Mark to Market | Hero MotoCorp shifts to reverse gear

While both revenue and profit were expected to fall, the results are weaker than expected
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First Published: Tue, Oct 23 2012. 08 16 PM IST
The management is confident that monthly volumes will rebound to the 500,000 mark in the coming months, but investors are likely to remain cautious. Photo: Ramesh Pathania/Mint
The management is confident that monthly volumes will rebound to the 500,000 mark in the coming months, but investors are likely to remain cautious. Photo: Ramesh Pathania/Mint
Updated: Wed, Oct 24 2012. 12 12 AM IST
Hero MotoCorp Ltd put up a weak show for the September quarter as revenue and profit fell on lower volumes. While both revenue and profit were expected to fall, the results were weaker than expected. According to an analyst with a foreign brokerage, there’s nothing encouraging about the results—if not for an unusual increase in spare parts sales and a drop in tax rate, the drop in net profit would have been much worse than the reported 27% fall.
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Hero’s travails during the quarter began with lower sales volumes—it sold 13.7% fewer vehicles, and monthly sales dropped below the 500,000 mark in the past few months. This was mainly on account of an inventory correction exercise the company was forced to do in the second quarter. Average price realizations improved 3.2%, thanks to an increasing proportion of sales of higher priced bikes, besides an increase in spare parts sales. The resultant 11% drop in net sales to Rs.5,187.5 crore, therefore, was slightly better than expected.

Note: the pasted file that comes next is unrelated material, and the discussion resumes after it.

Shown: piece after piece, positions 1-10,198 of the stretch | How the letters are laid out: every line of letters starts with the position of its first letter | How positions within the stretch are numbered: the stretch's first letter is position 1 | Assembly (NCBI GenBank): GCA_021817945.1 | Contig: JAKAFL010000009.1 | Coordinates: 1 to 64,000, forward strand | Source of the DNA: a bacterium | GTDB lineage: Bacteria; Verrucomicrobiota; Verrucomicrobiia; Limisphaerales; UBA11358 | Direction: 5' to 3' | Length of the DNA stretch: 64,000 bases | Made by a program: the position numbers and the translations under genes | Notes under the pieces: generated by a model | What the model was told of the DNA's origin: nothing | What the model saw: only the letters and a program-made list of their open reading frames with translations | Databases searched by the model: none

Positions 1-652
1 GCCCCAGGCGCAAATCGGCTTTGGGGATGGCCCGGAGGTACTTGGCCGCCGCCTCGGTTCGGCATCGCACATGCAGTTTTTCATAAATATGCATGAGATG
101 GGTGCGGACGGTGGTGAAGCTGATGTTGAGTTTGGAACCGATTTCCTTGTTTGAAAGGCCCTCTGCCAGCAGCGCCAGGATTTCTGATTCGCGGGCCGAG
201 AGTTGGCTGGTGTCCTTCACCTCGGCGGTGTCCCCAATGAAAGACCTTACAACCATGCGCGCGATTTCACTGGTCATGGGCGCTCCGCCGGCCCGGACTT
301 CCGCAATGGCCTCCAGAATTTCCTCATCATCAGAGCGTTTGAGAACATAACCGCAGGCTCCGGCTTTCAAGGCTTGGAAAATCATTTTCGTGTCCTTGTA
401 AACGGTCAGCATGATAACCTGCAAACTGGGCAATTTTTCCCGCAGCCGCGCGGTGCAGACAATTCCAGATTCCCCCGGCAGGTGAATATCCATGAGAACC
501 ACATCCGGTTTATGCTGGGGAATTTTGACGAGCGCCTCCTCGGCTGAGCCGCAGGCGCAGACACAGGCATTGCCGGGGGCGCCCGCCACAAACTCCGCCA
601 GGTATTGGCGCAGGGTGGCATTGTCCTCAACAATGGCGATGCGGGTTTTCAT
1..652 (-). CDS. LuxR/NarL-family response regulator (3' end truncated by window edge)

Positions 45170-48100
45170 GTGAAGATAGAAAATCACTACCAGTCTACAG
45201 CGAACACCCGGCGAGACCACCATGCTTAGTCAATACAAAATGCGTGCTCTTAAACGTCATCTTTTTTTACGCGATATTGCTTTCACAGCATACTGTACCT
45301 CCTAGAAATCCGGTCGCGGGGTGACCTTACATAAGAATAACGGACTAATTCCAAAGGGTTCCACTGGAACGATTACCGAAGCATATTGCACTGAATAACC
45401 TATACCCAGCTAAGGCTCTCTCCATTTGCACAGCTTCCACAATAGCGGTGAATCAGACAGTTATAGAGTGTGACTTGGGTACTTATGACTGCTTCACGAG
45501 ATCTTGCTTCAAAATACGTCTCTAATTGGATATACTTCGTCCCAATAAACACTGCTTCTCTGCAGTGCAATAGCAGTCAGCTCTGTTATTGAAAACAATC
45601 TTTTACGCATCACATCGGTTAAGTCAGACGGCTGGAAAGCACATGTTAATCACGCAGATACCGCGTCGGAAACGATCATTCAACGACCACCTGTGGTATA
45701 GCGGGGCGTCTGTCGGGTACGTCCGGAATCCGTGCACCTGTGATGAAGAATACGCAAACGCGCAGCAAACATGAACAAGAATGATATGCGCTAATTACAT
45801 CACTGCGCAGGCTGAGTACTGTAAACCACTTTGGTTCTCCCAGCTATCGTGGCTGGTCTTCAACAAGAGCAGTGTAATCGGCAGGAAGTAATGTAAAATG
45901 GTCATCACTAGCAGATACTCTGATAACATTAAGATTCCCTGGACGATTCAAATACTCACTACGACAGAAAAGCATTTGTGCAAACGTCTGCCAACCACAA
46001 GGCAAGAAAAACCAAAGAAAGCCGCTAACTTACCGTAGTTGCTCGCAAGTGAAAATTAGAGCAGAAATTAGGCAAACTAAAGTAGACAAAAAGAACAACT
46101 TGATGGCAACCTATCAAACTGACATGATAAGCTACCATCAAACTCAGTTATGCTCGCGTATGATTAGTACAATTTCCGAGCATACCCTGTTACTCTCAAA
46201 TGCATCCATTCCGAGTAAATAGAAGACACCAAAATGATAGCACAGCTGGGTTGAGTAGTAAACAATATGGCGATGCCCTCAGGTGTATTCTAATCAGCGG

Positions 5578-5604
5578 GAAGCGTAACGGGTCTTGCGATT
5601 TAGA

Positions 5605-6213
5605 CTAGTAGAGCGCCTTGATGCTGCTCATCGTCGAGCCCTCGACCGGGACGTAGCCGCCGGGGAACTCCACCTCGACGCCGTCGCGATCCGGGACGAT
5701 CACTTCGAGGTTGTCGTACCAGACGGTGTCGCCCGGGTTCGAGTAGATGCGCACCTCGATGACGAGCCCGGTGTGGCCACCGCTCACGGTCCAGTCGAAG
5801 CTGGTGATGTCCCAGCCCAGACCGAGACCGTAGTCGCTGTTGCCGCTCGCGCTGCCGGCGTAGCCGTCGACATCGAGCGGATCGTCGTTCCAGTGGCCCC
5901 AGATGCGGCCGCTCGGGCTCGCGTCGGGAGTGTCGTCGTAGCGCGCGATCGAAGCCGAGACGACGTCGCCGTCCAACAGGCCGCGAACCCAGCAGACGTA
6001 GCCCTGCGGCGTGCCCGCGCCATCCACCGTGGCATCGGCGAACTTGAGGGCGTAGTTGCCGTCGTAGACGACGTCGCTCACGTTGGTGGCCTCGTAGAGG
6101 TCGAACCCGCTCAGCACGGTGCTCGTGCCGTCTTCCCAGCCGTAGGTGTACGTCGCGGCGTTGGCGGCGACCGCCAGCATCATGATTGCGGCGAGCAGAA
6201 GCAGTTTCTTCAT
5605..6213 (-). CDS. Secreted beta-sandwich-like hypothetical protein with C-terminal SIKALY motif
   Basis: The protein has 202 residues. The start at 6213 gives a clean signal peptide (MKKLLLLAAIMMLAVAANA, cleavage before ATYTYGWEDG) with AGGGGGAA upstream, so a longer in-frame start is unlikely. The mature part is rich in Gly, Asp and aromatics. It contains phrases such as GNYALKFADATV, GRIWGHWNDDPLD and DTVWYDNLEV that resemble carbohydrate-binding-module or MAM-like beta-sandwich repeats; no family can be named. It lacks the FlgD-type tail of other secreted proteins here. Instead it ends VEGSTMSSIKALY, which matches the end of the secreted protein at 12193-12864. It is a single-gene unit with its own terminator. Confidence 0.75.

But margins fell by 190 basis points as the drop in volumes hit operating leverage, and as advertising expenses rose owing to the company’s rebranding exercise. A basis point is one-hundredth of a percentage point.
According to Abhishek Banerjee, analyst, Asian Markets Securities Pvt. Ltd, “Hero’s higher percentage of fixed cost to sales pulls down margins during a downtrend when sales volumes fall, but acts positively in a buoyant economy.”
Net profit for the quarter fell by 27.4% to Rs.440.6 crore. The fall would have been worse but for a drop in the effective tax rate. In comparison, Bajaj Auto Ltd was able to contain its fall in net profit to around 6% during the quarter. Bajaj was able to sustain profitability despite a 10% drop in volumes as it has a more diversified play.
This divergence in performance has been priced in to a large extent. In the past three months, Hero shares have fallen by 13%, while those of Bajaj have risen by over 13%. While the management said in a post-results conference call that it is confident that monthly volumes will rebound to the 500,000 mark in the coming months, investors are likely to remain cautious.
Analysts are concerned about the increasing competition in the two-wheeler space. According to Emkay Global Financial Services Ltd, “Expectations were toned down even before the results, but there could still be an 8-10% cut in consensus estimates for fiscal 2013.”
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First Published: Tue, Oct 23 2012. 08 16 PM IST
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